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A1 BER Is UFH heating overkill?


  • Registered Users Posts: 438 ✭✭ec_pc

    We live in an A2 BER house and we have UFH downstairs with heat pump and MVHR. I wouldn't say UFH is overkill especially during the winter, you get uniform heat throughout. Plus there are no radiators anywhere so aesthetically more pleasing to the eye.

    I can't say I'd be a fan of the first option you listed. I'd definitely choose rads over that and what are the run costs? Are you looking to save installation or operational costs?

    We moved into the house in May 2020 and didn't turn heat on until October. I notice in the last few days the electricity consumption has dropped significantly so it will be time to lower the temp on the UFH for the summer.

  • Registered Users Posts: 1,473 ✭✭✭blobert

    We've just got planning permission for a large (450m2) A1 rated bungalow which we're planning to have underfloor heating everywhere.

    The guys that will be building it (they do partially prefabricated passive houses) say it's not necessary and that you could save money using smaller electric heaters (like you listed) so I suspect it certainly is an option for you if you want to keep the costs down.

    Our house is going to have a huge amount of glazing and is a bungalow (ie not a great combo for efficiency) so despite the claims of "it will need hardly any heating" I'm not sure I believe it over our dull winter (where there is minimal sun to heat the place). If the UFH turns out to be overkill/not needed I can live with it but I suspect if I want to keep the whole house at a constant 18-20 degrees throughout winter it is going to take a bit of heating.

    We lived in a new build A3 house previously and (while way better than previous homes) it certainly needed a fair bit of heating in winter.

    I'm far more worried about overheating in summer to be honest. Previous A3 house could get horrifically hot in summer (it was 40+ degrees in our bedroom when we returned from a holiday in summer once) and it was not even south facing. New house is going to have basically it's entire south facing side covered in glass so I'm more worried about potentially roasting in the summer than being cold in winter!

  • Registered Users Posts: 11,913 ✭✭✭✭KCross

    ec_pc wrote: »
    We moved into the house in May 2020 and didn't turn heat on until October. I notice in the last few days the electricity consumption has dropped significantly so it will be time to lower the temp on the UFH for the summer.

    Generally you don’t need to mess with them between winter and summer if the system has been properly setup. It should have weather compensating controls which means it will automatically shutdown the UFH when the temps dictate it. Basically, let it do it’s thing.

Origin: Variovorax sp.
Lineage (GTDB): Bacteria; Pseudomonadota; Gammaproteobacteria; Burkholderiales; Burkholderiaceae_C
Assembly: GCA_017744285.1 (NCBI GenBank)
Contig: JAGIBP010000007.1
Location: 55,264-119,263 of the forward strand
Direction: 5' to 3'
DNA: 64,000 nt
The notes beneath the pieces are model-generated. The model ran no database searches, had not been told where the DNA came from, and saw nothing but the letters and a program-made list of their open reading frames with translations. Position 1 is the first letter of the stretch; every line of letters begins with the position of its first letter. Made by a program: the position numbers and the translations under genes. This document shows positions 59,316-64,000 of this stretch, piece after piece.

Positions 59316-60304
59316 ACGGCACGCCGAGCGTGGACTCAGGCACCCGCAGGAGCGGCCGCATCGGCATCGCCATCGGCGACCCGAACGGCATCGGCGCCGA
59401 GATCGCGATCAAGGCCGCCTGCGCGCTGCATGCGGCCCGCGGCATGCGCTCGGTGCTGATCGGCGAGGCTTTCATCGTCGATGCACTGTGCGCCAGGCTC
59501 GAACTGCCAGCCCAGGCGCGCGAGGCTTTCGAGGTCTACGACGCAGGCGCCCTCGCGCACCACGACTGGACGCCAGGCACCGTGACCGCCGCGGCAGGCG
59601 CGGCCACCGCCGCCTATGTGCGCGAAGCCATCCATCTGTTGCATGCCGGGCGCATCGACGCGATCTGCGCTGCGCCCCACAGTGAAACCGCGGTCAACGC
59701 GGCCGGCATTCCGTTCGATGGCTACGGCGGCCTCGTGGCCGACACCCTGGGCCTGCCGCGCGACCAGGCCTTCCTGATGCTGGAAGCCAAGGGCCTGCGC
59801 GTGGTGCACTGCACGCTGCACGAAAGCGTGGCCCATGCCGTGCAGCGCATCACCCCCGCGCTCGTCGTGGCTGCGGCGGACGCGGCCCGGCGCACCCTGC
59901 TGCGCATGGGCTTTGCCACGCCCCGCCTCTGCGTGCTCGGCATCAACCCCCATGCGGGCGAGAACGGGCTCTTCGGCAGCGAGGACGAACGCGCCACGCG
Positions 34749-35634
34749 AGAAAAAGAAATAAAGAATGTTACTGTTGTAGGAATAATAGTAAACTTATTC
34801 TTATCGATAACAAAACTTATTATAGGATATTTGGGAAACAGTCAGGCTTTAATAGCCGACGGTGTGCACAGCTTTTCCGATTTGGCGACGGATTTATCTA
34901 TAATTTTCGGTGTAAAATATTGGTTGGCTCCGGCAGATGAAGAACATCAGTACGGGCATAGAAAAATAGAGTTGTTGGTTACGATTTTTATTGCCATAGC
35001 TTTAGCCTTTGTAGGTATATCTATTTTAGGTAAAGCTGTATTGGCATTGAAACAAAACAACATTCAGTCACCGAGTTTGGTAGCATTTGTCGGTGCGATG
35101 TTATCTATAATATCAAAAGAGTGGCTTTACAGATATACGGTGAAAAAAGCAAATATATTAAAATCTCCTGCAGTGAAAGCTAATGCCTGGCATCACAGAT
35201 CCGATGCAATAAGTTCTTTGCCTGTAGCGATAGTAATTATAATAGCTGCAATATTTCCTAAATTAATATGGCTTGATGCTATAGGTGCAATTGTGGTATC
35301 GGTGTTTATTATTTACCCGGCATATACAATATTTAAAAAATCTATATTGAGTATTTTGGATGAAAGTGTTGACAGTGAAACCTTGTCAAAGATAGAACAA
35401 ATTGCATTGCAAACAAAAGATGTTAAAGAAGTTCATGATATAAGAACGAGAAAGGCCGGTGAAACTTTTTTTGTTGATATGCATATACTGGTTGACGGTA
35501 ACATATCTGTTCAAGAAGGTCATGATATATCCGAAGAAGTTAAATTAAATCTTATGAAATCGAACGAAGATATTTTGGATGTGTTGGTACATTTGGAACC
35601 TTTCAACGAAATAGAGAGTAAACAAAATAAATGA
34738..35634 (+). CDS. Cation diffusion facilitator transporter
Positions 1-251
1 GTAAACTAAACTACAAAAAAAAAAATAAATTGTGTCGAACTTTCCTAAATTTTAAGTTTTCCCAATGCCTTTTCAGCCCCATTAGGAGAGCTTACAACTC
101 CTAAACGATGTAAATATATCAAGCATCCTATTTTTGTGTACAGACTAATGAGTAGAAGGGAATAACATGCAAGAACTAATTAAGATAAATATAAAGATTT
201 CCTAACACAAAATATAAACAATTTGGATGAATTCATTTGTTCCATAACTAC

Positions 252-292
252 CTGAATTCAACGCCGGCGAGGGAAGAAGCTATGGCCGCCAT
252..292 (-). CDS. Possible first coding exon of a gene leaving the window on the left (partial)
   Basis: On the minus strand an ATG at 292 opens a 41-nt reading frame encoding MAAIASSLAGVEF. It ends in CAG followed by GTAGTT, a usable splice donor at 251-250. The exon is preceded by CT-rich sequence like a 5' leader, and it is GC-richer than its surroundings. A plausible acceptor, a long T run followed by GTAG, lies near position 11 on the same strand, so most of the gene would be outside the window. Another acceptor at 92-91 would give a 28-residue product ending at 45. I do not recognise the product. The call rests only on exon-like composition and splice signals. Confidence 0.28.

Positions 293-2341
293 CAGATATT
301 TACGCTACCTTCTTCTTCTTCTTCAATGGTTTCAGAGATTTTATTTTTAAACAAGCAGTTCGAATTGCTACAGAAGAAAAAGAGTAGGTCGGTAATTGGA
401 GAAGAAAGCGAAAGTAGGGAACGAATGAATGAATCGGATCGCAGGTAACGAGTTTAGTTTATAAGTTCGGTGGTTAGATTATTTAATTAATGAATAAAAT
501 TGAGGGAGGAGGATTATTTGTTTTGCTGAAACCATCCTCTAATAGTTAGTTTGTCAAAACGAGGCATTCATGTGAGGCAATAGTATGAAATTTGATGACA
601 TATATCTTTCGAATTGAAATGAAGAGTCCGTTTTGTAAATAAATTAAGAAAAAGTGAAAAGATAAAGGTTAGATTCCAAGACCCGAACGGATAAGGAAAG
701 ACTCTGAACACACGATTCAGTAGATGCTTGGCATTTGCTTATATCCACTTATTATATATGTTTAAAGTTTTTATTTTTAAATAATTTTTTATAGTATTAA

If you do notice it too hot and the UFH pumps are still running then talk to your installer and discuss tweaking the heat curve.

  • Moderators, Home & Garden Moderators Posts: 4,979 Mod ✭✭✭✭graememk

    The A1 "rating" does include the heat pump, and if you switch out the under floor heating to resistive heating your heating cost would roughly multiply by 4.

    Remove the heat pump, you might not have the a1 rated house.

  • Subscribers Posts: 39,891 ✭✭✭✭sydthebeat

    If you want to go low heat demand and use small electrical heat sources, then you MUST go down the "certified passive" route rather than focus on the BER rating.

    The house only had an A1 rating BECAUSE it has the heat pump, ufh, MHRV etc. As said above, if you take out the primary heating source the BER system then assumes your heating source is direct electricity... And your BER rating could fall from an A1 into the B range..... And worst still, it will show non compliance with part L.

    However, if you get the blessing of your local building control officer, you may prove compliance by getting your build certified as a "passive house".
    The passive assessment and certification allows for your heating to be a low electrical output with no wet distribution system.... Where the BER system doesn't.

    Its not easy to get to the certified passive level, but if you want to build without UFH or a wet distribution system it's you only real option

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  • Registered Users Posts: 594 ✭✭✭Fr0g

    Thanks for replies.

    I take the point about achieving the A1 with a HP/UFH and complying with Part L. It was about reducing installation cost rather than operational costs. You hear so many conflicting reports about heating or overheating.
    It looks like I will have to go with UFH as the cost of achieving a passiv cert would probably amount to more than the cost of UFH in a small bungalow.

    It's good to a different perspective though. Thanks again.

  • Subscribers Posts: 39,891 ✭✭✭✭sydthebeat

    "overheating" is simply down to bad or unconsidered design... not the heating system.

    a lot of designers / clients dont understand about the requirement for cross ventilation to reduce overheating risk... and we are too used to the "double deep" plan in ireland which means a lot of clients and designers dont properly consider this.

    if you are really targeting a high A1 rating, then dont dismiss the passive route at all.

    it may end up actually being cheaper.